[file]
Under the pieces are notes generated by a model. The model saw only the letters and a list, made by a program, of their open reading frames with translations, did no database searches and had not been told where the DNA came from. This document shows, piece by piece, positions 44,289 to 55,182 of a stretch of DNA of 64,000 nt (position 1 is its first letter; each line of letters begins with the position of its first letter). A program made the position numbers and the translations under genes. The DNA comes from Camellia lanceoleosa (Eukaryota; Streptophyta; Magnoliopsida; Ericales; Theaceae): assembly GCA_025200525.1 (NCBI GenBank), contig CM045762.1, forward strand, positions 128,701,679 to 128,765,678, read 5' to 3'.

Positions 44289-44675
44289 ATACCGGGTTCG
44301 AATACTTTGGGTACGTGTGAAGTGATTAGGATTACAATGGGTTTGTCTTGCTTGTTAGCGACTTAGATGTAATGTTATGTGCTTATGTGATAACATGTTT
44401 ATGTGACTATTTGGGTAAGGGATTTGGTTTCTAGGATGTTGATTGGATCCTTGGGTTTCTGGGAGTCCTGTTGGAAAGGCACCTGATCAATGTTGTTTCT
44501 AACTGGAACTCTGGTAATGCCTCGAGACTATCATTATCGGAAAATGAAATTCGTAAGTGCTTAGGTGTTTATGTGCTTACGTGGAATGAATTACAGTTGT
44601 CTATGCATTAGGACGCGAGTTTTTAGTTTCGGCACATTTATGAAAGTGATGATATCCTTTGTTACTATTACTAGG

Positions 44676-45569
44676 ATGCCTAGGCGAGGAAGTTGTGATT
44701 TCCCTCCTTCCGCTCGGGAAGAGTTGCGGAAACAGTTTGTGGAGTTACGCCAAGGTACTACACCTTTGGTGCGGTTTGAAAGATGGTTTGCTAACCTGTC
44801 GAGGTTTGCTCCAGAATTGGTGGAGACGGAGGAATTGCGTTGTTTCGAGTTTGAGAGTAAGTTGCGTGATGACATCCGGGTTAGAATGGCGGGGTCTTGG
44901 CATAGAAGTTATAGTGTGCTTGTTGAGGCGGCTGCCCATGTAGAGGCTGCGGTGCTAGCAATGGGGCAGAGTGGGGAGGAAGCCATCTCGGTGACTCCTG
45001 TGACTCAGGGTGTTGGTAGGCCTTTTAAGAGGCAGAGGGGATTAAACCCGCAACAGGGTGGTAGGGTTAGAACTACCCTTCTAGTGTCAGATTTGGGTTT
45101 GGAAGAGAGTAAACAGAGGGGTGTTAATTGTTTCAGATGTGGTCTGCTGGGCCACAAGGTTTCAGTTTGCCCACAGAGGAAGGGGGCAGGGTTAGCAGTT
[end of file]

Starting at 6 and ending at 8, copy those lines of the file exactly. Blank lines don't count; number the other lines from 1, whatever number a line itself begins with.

44501 AACTGGAACTCTGGTAATGCCTCGAGACTATCATTATCGGAAAATGAAATTCGTAAGTGCTTAGGTGTTTATGTGCTTACGTGGAATGAATTACAGTTGT
44601 CTATGCATTAGGACGCGAGTTTTTAGTTTCGGCACATTTATGAAAGTGATGATATCCTTTGTTACTATTACTAGG

Positions 44676-45569